I would highly recommend Christabel for translations and notary services, she has done this numerous times, speaks wonderful English, and is very reliable and pleasant. She also plays the violin!
Next, we need to go to the U.S. Consulate in Guayaquil, soon, because hubby, who traveled quite a lot for business before retiring, doesn’t have a single empty page (both sides) in his passport. The Ecuadorian visa ladies instructed us to get more pages in his passport before they will stamp it with his visa. They prefer empty, pristine pages for their stamp. We have plans to take the bus to Guayaquil in the next few weeks.
Meanwhile, the snafu with the closed Coopera continued on, but with a happy outcome, for me, at least. Two years ago, I had put a bit of money in the Coop in a CD that paid 8.5%; last fall, when I was visiting again, I rolled it over with a bit more into another CD that paid 10.5%, maturing in August 2013. The first week that we were here, the devastating news that the Coop had closed was announced in the media. Apparently, there were a few officers who had been laundering money through a few of their ‘large’ accounts. That, along with what was reported as ‘accounting discrepancies’ and insufficient funds, precipitated the closure. For the last 3 weeks, a government entity titled SEPS has been directing the final auditing and, hopefully, the paying out of accounts. A lawyer with reportedly $400,000 in a Coop account held a meeting soon after the initial announcement of the closure which hubby attended; we didn’t hear any more information from him after that meeting.
Last weekend, SEPS announced that accounts with less than $10,000 would be paid out in the month of July, starting with those whose cedula or passport end in the number ‘1’, paying out on July 1 & 2; those ending with the number of ‘2’, paying on July 3 & 4; and so on. Since the official website gave conflicting information that kept changing, many expats were confused and panicky; we were anxious, too. Since I opened the account with my passport, the number of which ends in ‘2’, we called SEPS yesterday. No definitive answer was given, but we were told to call back today. We called back today, and were told YES! go to the Jardin Azuay Coop at the Feria Libre and get your money. We hightailed it over there, with passport, passport copy and bank passbook in hand, and only had to stand in line for about 10 minutes. I handed the teller my documents, she printed some items, I signed 3 copies, she counted out my money, and handed it to me along with my passport. She kept my passport copy and my bank documents. We re-counted it, stuffed the small bills into various places on our bodies and in our pockets, and grabbed a taxi Fast! and made our way to Banco Pichincha where we deposited the whole mess in their bank.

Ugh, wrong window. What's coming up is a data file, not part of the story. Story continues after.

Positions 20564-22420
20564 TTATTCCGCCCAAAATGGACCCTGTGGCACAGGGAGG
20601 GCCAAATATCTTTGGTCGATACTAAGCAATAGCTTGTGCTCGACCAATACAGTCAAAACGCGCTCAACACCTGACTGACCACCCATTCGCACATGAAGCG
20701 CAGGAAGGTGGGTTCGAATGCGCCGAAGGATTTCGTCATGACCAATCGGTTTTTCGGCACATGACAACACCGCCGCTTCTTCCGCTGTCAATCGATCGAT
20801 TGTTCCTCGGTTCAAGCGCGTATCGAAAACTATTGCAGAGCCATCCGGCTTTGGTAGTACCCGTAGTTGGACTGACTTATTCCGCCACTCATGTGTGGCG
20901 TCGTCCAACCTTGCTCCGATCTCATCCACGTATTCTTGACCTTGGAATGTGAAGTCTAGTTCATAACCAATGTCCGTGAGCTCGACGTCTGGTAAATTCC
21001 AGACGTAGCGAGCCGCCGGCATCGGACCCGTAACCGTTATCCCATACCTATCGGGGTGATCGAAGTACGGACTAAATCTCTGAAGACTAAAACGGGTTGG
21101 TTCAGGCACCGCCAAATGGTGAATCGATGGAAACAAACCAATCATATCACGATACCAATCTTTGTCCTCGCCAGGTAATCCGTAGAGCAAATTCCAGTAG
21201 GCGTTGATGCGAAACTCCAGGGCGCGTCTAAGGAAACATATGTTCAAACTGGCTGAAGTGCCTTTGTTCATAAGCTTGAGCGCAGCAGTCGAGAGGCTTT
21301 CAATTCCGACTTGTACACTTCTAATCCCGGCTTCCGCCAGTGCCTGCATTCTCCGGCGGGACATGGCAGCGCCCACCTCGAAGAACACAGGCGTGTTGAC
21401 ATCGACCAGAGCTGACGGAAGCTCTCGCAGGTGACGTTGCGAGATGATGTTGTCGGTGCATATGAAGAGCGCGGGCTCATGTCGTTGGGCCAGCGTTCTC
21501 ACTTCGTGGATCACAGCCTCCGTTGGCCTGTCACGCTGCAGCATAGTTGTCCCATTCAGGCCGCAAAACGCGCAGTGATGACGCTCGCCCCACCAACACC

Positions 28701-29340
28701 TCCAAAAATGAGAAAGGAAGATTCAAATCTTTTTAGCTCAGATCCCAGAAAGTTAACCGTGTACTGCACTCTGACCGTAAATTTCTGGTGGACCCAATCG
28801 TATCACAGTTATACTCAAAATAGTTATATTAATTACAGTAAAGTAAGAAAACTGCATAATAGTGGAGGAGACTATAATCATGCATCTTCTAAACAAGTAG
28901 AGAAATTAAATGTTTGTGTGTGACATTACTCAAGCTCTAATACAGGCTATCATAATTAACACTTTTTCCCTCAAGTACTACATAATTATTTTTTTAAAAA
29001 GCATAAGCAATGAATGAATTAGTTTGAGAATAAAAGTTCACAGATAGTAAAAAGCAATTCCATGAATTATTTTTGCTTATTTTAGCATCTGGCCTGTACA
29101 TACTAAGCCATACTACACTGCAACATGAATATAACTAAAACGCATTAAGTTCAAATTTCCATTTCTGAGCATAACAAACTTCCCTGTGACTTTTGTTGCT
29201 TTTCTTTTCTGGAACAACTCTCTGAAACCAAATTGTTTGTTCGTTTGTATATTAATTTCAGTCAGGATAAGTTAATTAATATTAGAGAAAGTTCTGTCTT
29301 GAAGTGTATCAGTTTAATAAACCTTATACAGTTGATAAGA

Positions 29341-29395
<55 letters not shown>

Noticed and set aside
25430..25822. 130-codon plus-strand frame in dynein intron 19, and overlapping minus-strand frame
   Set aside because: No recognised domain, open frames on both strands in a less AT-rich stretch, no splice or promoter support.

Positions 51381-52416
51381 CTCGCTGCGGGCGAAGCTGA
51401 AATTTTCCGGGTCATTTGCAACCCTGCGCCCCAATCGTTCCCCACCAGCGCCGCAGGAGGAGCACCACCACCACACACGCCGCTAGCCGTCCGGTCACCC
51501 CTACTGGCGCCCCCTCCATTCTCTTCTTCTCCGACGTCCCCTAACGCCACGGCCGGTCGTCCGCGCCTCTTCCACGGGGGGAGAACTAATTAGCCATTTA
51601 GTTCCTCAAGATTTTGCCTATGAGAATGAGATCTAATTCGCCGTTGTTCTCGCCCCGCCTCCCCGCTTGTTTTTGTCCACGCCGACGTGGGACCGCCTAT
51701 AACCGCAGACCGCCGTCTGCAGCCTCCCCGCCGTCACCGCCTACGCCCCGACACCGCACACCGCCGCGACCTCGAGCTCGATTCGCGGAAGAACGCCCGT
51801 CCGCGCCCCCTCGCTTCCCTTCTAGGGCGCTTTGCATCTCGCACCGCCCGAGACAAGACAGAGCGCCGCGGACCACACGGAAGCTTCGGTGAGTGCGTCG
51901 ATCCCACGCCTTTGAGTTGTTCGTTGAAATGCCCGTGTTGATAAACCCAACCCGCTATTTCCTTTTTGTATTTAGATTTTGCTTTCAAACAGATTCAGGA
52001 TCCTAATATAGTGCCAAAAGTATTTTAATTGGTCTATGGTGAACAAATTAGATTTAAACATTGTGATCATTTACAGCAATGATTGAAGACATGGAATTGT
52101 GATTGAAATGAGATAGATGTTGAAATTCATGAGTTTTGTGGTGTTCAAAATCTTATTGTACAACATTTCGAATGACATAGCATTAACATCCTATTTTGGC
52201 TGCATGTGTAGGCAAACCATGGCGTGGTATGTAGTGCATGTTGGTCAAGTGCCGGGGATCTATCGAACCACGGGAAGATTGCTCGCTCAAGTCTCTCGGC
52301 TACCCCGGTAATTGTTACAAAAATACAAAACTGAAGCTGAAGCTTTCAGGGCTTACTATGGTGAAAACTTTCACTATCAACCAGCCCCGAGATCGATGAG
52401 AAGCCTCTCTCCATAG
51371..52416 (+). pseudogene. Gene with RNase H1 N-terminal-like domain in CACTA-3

Tomorrow we go to the Visa office to formally submit our paperwork. Unless something strange or untoward or unexpected happens, I won’t publish Visa part 4 until we receive our residency visas, Ojala!
Wish us Luck!